Sharp Brains: Brain Fitness and Cognitive Health News

Neuroplasticity, Brain Fitness and Cognitive Health News


Can you grow your hippocampus? Yes. Here’s how, and why it matters


A pair of thumb-sized struc­tures deep in the cen­ter of the human brain are crit­i­cal for our abil­i­ty to learn and remem­ber. Thanks to their shape, each of them is called hip­pocam­pus — which means sea­horse in Greek. These brain areas have the unique capac­i­ty to gen­er­ate new neu­rons every day. In fact, recent human stud­ies have shown that there are 700 new brain cells in the hip­pocam­pus every day. Most of these neu­rons, how­ev­er, do not sur­vive. In their new-born (pre-mature) phase, they need a great deal of sup­port to sur­vive, grow, and become an active mem­ber of the hip­pocam­pal com­mu­ni­ty of neu­rons.

Research shows that we have the capac­i­ty to grow new neu­rons above and beyond what is gen­er­al­ly pro­duced in our hip­pocam­pus and to make them become mature and strong with­in weeks and months.

The best way to gen­er­ate new hip­pocam­pal neu­rons is to exer­cise. In one study com­par­ing brains of two groups of mice, the group that was assigned to run­ning (lived in a cage with a run­ning wheel in it) gen­er­at­ed far more new neu­rons in their hip­pocam­pus than the group that was assigned to a reg­u­lar cage with­out a run­ning refill. Oth­er stud­ies have shown that peo­ple who exer­cise reg­u­lar­ly and are phys­i­cal­ly fit have a much big­ger hip­pocam­pus. The more you walk, the big­ger your hip­pocam­pus will get and the less would be your risk for devel­op­ing Alzheimer’s dis­ease. One study showed that walk­ing one mile a day low­ers the risk of Alzheimer’s dis­ease by 48%.

Recent research has also pro­vid­ed infor­ma­tion about how hip­pocam­pus can grow even with­out gen­er­at­ing brand new neu­rons. The small pre­ma­ture neu­rons that are born every day have the capac­i­ty to grow taller, larg­er, and stronger by get­ting the right nutri­tion, plen­ty of oxy­gen, a mol­e­cule called BDNF (Brain Derived Neu­rotroph­ic Fac­tor) and stim­u­la­tion. Some of the ways we can mature and nour­ish hip­pocam­pal neu­rons include eat­ing a Mediter­ranean diet that includes olive oil, salmon and oth­er food that are high in omega‑3 fat­ty acids, and nuts. Omega‑3 fat­ty acids are also neuronforestavail­able as DHA and EPA sup­ple­ments. My recent research, pub­lished in Nature Reviews and ref­er­enced below, showed that high­er blood lev­els of these impor­tant fat­ty acids, which are the build­ing blocks of neu­rons, is asso­ci­at­ed with larg­er hip­pocam­pus size, bet­ter mem­o­ry, and a much low­er risk of devel­op­ing Alzheimer’s dis­ease.

The fas­ci­nat­ing new neu­ro­science dis­cov­er­ies have pro­vid­ed com­pelling evi­dence on how oth­er sim­ple lifestyle inter­ven­tions can also grow the hip­pocam­pus size. Stress reduc­tion and med­i­ta­tion, for exam­ple, have been shown to sub­stan­tial­ly expand the vol­ume of hip­pocam­pus. Treat­ment of sleep apnea, with using a CPAP machine, is anoth­er way you can grow your hip­pocam­pus.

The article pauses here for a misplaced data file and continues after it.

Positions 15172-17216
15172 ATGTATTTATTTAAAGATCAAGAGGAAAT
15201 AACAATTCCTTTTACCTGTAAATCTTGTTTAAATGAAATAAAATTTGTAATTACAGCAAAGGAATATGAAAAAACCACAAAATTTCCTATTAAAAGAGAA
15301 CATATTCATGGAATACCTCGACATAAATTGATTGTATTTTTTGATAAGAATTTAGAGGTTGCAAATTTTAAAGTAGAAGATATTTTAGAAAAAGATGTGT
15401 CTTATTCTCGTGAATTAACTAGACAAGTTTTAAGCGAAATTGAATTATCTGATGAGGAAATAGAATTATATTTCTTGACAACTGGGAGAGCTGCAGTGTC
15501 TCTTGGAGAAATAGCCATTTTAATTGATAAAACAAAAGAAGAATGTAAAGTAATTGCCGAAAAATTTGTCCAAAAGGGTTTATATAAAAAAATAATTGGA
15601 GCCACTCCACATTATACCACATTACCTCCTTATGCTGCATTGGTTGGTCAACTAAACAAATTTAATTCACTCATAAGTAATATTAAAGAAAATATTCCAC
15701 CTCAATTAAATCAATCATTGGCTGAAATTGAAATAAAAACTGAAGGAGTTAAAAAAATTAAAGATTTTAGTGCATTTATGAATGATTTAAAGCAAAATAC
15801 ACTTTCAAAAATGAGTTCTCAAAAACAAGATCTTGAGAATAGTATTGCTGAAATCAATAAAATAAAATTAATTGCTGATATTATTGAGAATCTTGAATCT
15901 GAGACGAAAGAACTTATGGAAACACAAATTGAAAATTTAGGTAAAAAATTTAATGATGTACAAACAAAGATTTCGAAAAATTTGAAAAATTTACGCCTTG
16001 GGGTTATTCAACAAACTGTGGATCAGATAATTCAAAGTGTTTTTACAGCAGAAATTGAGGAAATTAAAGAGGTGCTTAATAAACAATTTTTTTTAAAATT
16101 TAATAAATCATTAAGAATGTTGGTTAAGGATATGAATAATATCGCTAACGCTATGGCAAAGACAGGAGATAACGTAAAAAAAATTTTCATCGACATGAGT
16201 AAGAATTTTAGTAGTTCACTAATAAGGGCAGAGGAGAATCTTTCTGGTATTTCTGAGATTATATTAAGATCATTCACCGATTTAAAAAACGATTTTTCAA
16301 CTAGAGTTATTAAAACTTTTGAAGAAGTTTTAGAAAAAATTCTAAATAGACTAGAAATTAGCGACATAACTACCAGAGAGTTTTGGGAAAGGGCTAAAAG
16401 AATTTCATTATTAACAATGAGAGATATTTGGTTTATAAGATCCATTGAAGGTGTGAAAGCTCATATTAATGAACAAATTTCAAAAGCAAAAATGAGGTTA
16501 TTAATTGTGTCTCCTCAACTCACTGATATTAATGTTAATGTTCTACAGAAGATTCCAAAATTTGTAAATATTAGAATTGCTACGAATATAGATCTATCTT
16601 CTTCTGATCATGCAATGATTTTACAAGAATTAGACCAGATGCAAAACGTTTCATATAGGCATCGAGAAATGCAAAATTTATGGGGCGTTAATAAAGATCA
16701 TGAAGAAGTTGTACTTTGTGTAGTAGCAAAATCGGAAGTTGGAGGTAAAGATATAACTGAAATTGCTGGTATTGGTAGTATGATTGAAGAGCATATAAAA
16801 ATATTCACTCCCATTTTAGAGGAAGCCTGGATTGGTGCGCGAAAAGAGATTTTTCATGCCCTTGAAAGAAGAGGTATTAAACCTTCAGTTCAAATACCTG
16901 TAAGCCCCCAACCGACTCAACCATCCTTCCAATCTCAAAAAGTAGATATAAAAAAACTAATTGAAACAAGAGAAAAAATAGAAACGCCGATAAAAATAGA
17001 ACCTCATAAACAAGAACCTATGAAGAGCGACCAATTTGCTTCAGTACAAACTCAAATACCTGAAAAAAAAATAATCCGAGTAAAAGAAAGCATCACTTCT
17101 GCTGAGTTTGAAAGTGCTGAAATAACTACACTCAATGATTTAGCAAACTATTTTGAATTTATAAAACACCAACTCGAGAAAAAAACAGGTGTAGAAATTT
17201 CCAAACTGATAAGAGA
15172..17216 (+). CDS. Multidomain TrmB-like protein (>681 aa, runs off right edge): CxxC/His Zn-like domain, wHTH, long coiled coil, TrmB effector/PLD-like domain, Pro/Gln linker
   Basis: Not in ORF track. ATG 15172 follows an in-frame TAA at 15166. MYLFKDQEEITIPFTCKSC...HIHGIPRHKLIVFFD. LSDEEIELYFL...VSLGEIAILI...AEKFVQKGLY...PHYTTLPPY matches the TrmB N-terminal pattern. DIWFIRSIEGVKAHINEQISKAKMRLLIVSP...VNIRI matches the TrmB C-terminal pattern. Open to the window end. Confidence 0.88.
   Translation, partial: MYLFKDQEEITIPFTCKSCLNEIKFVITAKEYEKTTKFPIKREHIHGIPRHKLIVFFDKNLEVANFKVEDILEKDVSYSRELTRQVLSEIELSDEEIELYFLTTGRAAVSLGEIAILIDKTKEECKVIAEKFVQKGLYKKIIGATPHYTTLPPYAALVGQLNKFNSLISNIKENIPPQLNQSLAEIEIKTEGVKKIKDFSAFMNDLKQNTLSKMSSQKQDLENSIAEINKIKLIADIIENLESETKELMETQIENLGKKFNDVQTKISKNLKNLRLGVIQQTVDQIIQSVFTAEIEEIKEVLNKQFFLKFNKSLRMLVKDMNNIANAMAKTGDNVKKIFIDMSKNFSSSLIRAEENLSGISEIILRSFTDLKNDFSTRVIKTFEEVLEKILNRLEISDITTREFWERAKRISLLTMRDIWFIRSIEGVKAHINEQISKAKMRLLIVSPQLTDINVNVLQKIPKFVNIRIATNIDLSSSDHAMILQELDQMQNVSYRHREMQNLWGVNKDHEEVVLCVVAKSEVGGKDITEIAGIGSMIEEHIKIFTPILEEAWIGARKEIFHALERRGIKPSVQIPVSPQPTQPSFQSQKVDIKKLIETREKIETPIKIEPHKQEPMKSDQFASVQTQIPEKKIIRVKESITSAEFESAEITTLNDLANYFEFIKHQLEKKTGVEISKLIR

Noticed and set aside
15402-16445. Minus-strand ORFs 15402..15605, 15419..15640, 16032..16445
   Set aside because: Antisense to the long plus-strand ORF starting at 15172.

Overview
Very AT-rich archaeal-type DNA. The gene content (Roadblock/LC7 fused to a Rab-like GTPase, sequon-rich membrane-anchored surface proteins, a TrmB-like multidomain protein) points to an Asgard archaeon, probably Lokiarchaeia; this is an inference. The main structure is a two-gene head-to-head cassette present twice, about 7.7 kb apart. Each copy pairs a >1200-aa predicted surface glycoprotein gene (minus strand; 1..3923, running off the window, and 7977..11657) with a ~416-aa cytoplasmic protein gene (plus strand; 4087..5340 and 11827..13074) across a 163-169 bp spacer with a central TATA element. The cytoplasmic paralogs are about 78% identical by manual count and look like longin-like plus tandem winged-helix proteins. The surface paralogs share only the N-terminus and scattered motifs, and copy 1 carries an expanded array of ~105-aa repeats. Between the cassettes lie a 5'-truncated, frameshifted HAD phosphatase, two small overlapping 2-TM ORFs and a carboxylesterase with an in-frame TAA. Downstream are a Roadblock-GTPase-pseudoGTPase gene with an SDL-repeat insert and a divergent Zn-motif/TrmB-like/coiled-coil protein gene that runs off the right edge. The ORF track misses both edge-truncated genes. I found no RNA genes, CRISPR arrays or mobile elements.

Learn­ing a new lan­guage or chal­leng­ing one’s brain by learn­ing new facts is yet anoth­er way to grow the very part of your brain that is crit­i­cal for our abil­i­ty to keep your mem­o­ries alive for a life­time and stay sharp as we get old­er.

Unfor­tu­nate­ly, hip­pocam­pus can shrink as eas­i­ly as it can grow. Some of the ways to quick­ly shriv­el it with­in months or years include stress, anx­i­ety, untreat­ed depres­sion, obe­si­ty, uncon­trolled dia­betes, seden­tary lifestyle, eat­ing junk food, and con­cus­sions. Each of these neg­a­tive risk fac­tors have been asso­ci­at­ed with a small­er size hip­pocam­pus and a high­er like­li­hood of devel­op­ing Alzheimer’s dis­ease in the future.

In sum­ma­ry, for the first time we have sol­id sci­en­tif­ic evi­dence that we all have the capac­i­ty to grow the part of our brains that shrinks with aging and makes us prone to devel­op­ing Alzheimer’s dis­ease. A big­ger hip­pocam­pus can pro­tect us against demen­tia symp­toms in our 70s and 80s. These excit­ing new dis­cov­er­ies should empow­er all of us to be proac­tive in keep­ing our brain healthy today and to ward off Alzheimer’s dis­ease decades lat­er.

Fotuhi-photo-8-1-239x300– A Har­vard and Johns Hop­kins-trained neu­rol­o­gist and neu­ro­sci­en­tist, Dr. Majid Fotuhi is chair­man of Mem­o­syn Neu­rol­ogy Insti­tute, Med­ical Direc­tor of Neu­roGrow Brain Fit­ness Cen­ter, and Affil­i­ate Staff at Johns Hop­kins Howard Coun­ty Gen­er­al Hos­pi­tal.

To learn more, read the arti­cle Solv­ing the Brain Fit­ness Puz­zle Is the Key to Self-Empow­ered Aging.


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4 Responses

  1. Atakan says:

    Good to both study and do body­build­ing.
    Thanks for infor­ma­tion.

  2. Emily says:

    We have the capac­i­ty to grow new neu­rons above and beyond what is gen­er­al­ly pro­duced in our hip­pocam­pus

  3. osama saeed says:

    Thanks — real­ly help a lot to gain new infor­ma­tion and facts.

  4. Sylwia says:

    On our side — neu­ro­sci­en­tists inter­est­ed in neu­ro­ge­n­e­sis — we need to under­stand bet­ter the func­tion of these new neu­rons, and how we can con­trol their sur­vival and their pro­duc­tion. We also need to find a way to pro­tect the neu­ro­ge­n­e­sis of Robert s patients. And on your side — I leave you in charge of your neu­ro­ge­n­e­sis.

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As seen in The New York Times, The Wall Street Journal, BBC News, CNN, Reuters,  SharpBrains is an independent market research firm tracking how brain science can improve our health and our lives.

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